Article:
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Topic Title: AMD Phenom II X6 1055T 2.8Ghz problems
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Created On: 10/14/2010 01:47 AM
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 10/14/2010 01:47 AM
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Downstem
Lurker

Posts: 7
Joined: 10/14/2010

I am having many issues overclocking this CPU, it has crashes multiple times after I log into windows (Makes weird noises for speakers,and Screen freeze).

I am doing everything correctly could this be a bad CPU? I am only going up to 3.5Ghz and it freezes so I go to 3.2-3.3Ghz and it still freezes.

Gigabyte- 880GA-UD3H (2.1)
AMD Phenom II X6 1055T 2.8Ghz
4GB DDR3 HyperX Kingston 1333Mhz
Radeon HD 5770
Windows 7 ultimate
Bought a better CPU heatsink Aswell, not the stock one and 4 fan cases.


CPU clock Ratio X14
Core Performance boost~Disable~
CPU Frequency ~250~ = 3.5Ghz
Memory clock x6.66 = 1666Mhz
HT Link Frequency 2500Mhz
CPU Northbridge 2500Mhz (Auto)

Voltages (Auto) Think default CPU is 1.450V

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AMD Phenom II X4 965 Black Edition ~4.02Ghz~
Corsair H70 liquid cooling
Radeon HD 5770
Gigabyte 880GA-UD3H
Antec 650W
Barracuda 500GB 7500 RPM
Kingston HyperX 4GB ~1333Mhz~
Antec Dark Fleet DF-30 Mid Tower ATX Case
 10/16/2010 08:19 PM
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PorscheRacer14
Ardrid Returned

Posts: 5488
Joined: 06/05/2007

I had problems with that on ym Gigabyte board with my 1055T. What you want to make sure is that your vCore is around 1.40v first. You shouldn't need more than that. I've had mine up near 4GHz at 1.41v and it worked fine. Too much voltage and it doesn't seem to like it. Also make sure that you memory can handle the 1666 speeds you're at now. You may need more voltage. I'd start by dropping your HT and NB multipliers down to 9 and see if that solves it. If it does, you'll need to add more voltage to your HT and NB to run at a 10 multiplier.

Any other questions and I'll try to help when I can, but I am quite caught up in my studies, so please be patient. Else, hopefully others can chime in here.

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Multi-Core Upgrade Guide

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 10/16/2010 08:24 PM
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L4d
Overclocker

Posts: 565
Joined: 11/06/2005

I need +.2 voltage on my Uncore @ 2500mhz. HT is stock voltage @ 2500mhz.
http://forums.amd.com/game/mes...138837&highlight_key=y

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Lad

I have had this name before the public announcement of L4D.
 10/16/2010 08:53 PM
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ianto
Lurker

Posts: 17
Joined: 08/03/2010

also i would say lower your north bridge clock (if you can with that board)
it might be your chipset overheating. but what cooling are you using for the proccessor? if its the stock then your reaching your limits pretty much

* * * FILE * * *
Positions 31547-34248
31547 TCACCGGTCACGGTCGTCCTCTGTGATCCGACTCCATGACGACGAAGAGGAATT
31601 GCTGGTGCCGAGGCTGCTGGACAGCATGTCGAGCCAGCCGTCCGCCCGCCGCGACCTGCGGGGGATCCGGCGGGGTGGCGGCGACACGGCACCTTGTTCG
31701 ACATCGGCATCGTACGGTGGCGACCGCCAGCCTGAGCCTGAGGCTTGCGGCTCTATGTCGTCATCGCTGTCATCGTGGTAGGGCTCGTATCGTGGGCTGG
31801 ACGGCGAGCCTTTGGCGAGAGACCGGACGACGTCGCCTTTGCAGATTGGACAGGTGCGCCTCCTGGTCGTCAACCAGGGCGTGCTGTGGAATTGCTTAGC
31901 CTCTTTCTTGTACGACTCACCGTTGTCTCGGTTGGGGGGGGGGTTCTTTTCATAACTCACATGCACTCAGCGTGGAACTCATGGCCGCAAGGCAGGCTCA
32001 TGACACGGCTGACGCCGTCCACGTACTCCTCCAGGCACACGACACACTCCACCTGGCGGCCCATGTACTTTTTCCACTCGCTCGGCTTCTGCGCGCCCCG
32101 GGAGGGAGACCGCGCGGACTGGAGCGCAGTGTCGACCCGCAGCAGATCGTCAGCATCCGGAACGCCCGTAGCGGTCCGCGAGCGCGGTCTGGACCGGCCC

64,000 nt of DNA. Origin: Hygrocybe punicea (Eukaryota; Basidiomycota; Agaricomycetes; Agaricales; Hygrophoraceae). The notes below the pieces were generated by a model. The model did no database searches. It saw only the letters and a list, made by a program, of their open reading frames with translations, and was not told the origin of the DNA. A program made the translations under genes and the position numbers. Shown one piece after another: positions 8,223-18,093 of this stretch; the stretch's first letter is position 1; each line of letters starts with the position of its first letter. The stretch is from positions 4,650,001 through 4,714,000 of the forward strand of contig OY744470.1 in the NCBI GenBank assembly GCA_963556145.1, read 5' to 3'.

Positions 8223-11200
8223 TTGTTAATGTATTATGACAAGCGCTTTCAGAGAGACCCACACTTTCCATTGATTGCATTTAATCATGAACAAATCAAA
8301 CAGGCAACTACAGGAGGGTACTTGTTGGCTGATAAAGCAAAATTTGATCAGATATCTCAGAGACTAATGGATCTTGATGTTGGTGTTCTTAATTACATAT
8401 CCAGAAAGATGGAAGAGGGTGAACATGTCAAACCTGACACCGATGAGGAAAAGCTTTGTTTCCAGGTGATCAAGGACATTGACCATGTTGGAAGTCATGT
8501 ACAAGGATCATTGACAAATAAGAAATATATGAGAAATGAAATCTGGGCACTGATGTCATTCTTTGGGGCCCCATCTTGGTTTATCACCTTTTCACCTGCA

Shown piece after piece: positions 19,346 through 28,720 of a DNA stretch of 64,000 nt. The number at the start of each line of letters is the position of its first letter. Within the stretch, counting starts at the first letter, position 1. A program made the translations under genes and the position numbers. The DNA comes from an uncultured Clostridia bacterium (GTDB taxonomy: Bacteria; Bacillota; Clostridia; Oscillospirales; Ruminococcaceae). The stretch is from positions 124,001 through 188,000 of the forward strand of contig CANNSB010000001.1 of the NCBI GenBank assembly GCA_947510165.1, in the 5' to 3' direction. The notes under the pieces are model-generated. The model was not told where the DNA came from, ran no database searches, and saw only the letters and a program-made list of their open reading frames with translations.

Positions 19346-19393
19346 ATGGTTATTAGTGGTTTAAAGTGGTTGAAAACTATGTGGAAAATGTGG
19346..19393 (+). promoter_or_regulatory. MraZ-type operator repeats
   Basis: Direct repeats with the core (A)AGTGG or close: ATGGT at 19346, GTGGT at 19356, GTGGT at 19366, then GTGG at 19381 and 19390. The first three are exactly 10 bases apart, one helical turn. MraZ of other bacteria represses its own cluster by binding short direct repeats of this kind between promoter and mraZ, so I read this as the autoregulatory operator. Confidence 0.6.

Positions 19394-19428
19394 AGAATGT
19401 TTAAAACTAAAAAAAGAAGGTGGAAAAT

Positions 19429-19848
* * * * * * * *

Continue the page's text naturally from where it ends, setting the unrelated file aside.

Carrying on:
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I Call It Reaper, Its Not The Best But Its Mine

Phenom 9850 2.5 Clocked at 2.93
4gb 800mhz Dual Channal
M3N-HT Deluxe/Mempipe
2X XFX 9600 GSO in SLI
 10/17/2010 03:08 AM
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PorscheRacer14
Ardrid Returned

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Joined: 06/05/2007

I'd say let's start back at the begining instead of trying to start in the middle. Turn your multipliers down on your CPU, NB and HT and then increase the reference clock by 5MHz. Start at 205MHz and then go to 210MHz until it's unstable. Back it off the last stable point. What I mean by stable is your are running a stress test like OCCT or Prime95 or something like that on your system. We're trying to find the fastest your RAM will run at. Of course you can increase your voltage on the RAM and keep going till you are at say 1.7v or 1.8v. I don't know your RAM, but that's a good limit to start with for now. Now that we know what speeds and voltages your RAM can hit, we can move onto your CPU.

Leave the CPU multiplier at auto and disable turbo. Keep the other multipliers turned down and back off your RAM divisor to say 2.66 or 1066MHz. Now start doing the same thing that you did to your RAM, but this time you will be testing your CPU's limits. At stock, your CPU should use only 1.3 vCore to 1.35 vCore. I'd personally stop at 1.45 vCore. Now while finding the absolute limit of your CPU, you may have to add some voltage to the HT link because your reference clock will get pretty high. This is where those fancy unlocked CPUs are nice with the unlocked multiplier, but you can still do pretty good going this way.

Once you find the limit that it runs stable, you can turn down the CPU multiplier and RAM divisor and go onto your NB, and then onto your HT. testing it this way removes some fo the limitations when you OC your whole system. You'll know what voltages and what limits your chips and RAM will need to be at to achieve certain settings on your OC.

It's a long process, trust me, but it's worth it in the end to have a stable OC and have a greater understanding of your system if you do crash.

*This is just a quick and dirty explanation. There are overclocking guides around here with much more detail and thought process put into them.

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Multi-Core Upgrade Guide

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